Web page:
Jun 112018

https://commonground.ca/        Common Ground,  June 2018

You need a gun to rob a bank,  but you need a bank to rob a country!

Recommend:  go to the link above.    There are a number of good articles re – –   What a joke! We bought a crappy pipeline with taxpayer’s money.

Related  (just so you know who we’re bailing out, and why):

5 minute Video shows Canadian banks, how much each one has in loans & commitments for tar sands & pipeline expansion

EXCERPT    from one of the articles,    How Trudeau’s lies differ from Trump’s lies

Big Bank Bails

HSBC is Europe’s biggest bank and one of the ten largest banks in the world. On April 21, 2018 it announced that it will no longer fund oil or gas projects in the Arctic, Alberta tar sands projects, and most coal projects.

This decision signals to Justin Trudeau that the era of fossil fuels is coming to a close.

Daniel Klier, global head of sustainable finance at HSBC, said that the bank recognizes “the need to reduce emissions rapidly to achieve the target set in the 2015 Paris Agreement to limit global temperatures rises to well below 2°C and our responsibility to support the communities in which we operate.”

Formerly, HSBC was one of the heaviest investors in fossil fuels. A report, entitled “Banking on Climate Change”, endorsed by dozens of environmental groups, ranked HSBC the seventh worst in the world for the financing of “extreme fossil fuels.” It also found that from 2016 to 2017, “Even as the impacts of climate change become increasingly apparent”, it made a $2.6 billion increase in such financing.

Keith Stewart, senior energy strategist at Greenpeace Canada, advised Trudeau, who is about to invest taxpayers’ dollars to make sure the Kinder Morgan pipeline gets built, to take warning in HSBC’s shift.

“Before deciding to write a cheque to Kinder Morgan, Justin Trudeau should ask himself if he wants to rush in where HSBC fears to tread,” said Stewart.

Myth vs Truth

Myth – If we could get the Alberta bitumen to Asia, it would fetch a much higher price than it currently does in the U.S.

Truth – Alberta bitumen is already getting the best possible price through existing pipelines to the US, which access the largest heavy oil refineries in the world. Few refineries in Asia currently can refine it. No tankers of Alberta bitumen went to Asia from Westridge terminal in 2017.

Myth – There is widespread support of First Nations along the route for the KM pipeline project.

Truth – Fewer than 1/3 of the First Nations along the pipeline and tanker route have signed Mutual Benefit Agreements (MBAs) or a Memorandum Of Understanding (MOUs) which basically state that a First Nation, Community, college or university will receive money from the pipeline corporation … but only if the pipeline gets built. This has been bragged about as an endorsement by the pipeline promoters. Support seems to be waning. The company boasts of having 43 agreements. A year ago it was reported there were 51. More significantly, the Tsleil-Waututh, in whose territory Kinder Morgan’s Westridge terminal is located, and the Secwepemc whose territories encompass more than half the pipeline’s length, are adamantly opposed.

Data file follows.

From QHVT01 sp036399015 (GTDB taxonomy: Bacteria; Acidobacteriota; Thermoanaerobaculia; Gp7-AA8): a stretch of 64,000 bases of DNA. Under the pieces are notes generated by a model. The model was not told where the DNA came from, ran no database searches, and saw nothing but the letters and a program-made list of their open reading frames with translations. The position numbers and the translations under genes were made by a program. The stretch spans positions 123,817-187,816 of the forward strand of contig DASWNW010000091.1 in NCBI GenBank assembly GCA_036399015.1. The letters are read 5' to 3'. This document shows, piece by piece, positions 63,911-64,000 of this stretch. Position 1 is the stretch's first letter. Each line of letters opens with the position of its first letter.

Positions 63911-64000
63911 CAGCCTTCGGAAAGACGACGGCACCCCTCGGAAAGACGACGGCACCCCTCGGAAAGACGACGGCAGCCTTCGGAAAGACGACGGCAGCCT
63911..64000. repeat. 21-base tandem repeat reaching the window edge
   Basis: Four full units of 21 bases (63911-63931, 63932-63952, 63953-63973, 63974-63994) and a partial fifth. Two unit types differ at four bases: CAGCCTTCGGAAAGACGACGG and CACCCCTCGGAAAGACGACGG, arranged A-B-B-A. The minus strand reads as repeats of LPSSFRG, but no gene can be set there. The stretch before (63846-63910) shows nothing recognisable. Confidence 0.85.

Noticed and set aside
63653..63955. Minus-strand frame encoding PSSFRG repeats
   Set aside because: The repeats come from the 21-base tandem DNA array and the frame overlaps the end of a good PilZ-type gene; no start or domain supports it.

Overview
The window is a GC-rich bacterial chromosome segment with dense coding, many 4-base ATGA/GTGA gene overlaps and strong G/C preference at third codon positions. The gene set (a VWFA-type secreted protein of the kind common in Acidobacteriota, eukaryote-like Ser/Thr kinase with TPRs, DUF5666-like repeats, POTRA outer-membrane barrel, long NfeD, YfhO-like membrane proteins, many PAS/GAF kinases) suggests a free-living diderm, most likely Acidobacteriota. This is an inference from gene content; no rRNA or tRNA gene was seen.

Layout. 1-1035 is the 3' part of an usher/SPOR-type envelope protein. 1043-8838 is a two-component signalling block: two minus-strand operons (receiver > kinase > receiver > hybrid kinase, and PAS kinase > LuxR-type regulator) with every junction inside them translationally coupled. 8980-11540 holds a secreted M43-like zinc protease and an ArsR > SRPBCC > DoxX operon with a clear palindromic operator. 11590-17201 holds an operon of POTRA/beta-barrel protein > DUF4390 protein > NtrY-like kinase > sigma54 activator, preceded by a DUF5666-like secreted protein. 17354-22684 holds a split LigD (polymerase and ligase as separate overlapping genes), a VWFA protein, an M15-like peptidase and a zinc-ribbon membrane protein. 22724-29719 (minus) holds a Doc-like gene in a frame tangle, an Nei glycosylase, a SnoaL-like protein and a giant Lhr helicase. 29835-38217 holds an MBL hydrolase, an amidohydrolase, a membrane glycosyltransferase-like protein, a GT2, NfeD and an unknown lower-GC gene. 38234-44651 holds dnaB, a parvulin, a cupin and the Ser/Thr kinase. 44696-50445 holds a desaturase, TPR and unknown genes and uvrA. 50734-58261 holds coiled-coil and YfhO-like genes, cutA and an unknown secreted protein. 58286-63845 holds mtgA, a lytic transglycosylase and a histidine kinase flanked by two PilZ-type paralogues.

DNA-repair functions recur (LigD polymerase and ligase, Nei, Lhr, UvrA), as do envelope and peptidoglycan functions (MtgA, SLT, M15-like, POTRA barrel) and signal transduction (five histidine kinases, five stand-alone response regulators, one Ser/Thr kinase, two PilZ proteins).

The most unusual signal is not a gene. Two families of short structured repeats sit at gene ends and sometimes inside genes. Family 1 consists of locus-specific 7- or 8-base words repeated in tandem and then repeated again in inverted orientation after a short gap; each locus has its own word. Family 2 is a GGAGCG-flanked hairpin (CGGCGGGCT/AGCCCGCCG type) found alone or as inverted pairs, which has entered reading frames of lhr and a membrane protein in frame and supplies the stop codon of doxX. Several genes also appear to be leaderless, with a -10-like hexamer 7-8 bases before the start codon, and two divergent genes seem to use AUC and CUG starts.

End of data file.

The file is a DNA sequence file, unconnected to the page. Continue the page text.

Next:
Myth – Bitumen sinks in fresh water but not in salt water.

Truth – Bitumen sinks (and stinks) when toxic diluents evaporate in both fresh and salt waters. Sinking happens fast when bitumen comes in contact with sediments. Sediments are abundant in the Fraser River’s brown coloured outflow around Vancouver and into the Salilsh Sea.

Myth – A world-class spill response team can clean up most of the oil in an oil spill.

Truth – A recovery of 10 – 20% of the oil is considered a good clean up job by industry and government. 80% or more cannot be recovered. It disperses and pollutes the beaches, intertidal zones and ocean bottom for decades. Other difficulties make land based spills, except the smallest, impossible to completely clean up.

Myth – The Alberta oil patch drives the Canadian economy.

Truth – The Alberta oil patch generates only 2% of Canada’s GDP.

A Twisted “Carbon Tax”

If diluted bitumen starts flowing down the x-KM new pipeline, gas prices at the pumps in B.C. will go up. No lie.

They figured out a clever way to fund their new pipeline. Make British Columbians pay for it.

Here’s how it was supposed to work. Kinder Morgan got the National Energy Board (NEB) to approve an increase in toll rates of $5 a barrel on all refined products pumped down the old KM pipeline after the new pipeline is completed and in operation.

This little reported NEB decision will more than double the charge KM now levies to deliver a barrel of gasoline or diesel to B.C.

One economist has calculated that it would have delivered enough extra revenue to KM over the 35 year life of the pipeline to pay for the whole expansion project and would cost B.C. motorists 10 to 15 cents more per litre of gas.

Another little-known fact. The new pipeline will be exclusively dedicated to transporting unrefined bitumen for export. B.C. gets no benefits, except for 50 more long-term jobs (an estimate provided by Kinder Morgan to the NEB during the hearings) after it is built.

When a prominent pipeline supporter discovered this, nearly speechless, he muttered “Well, I’ve been duped!” and instantly became a pipeline opponent.



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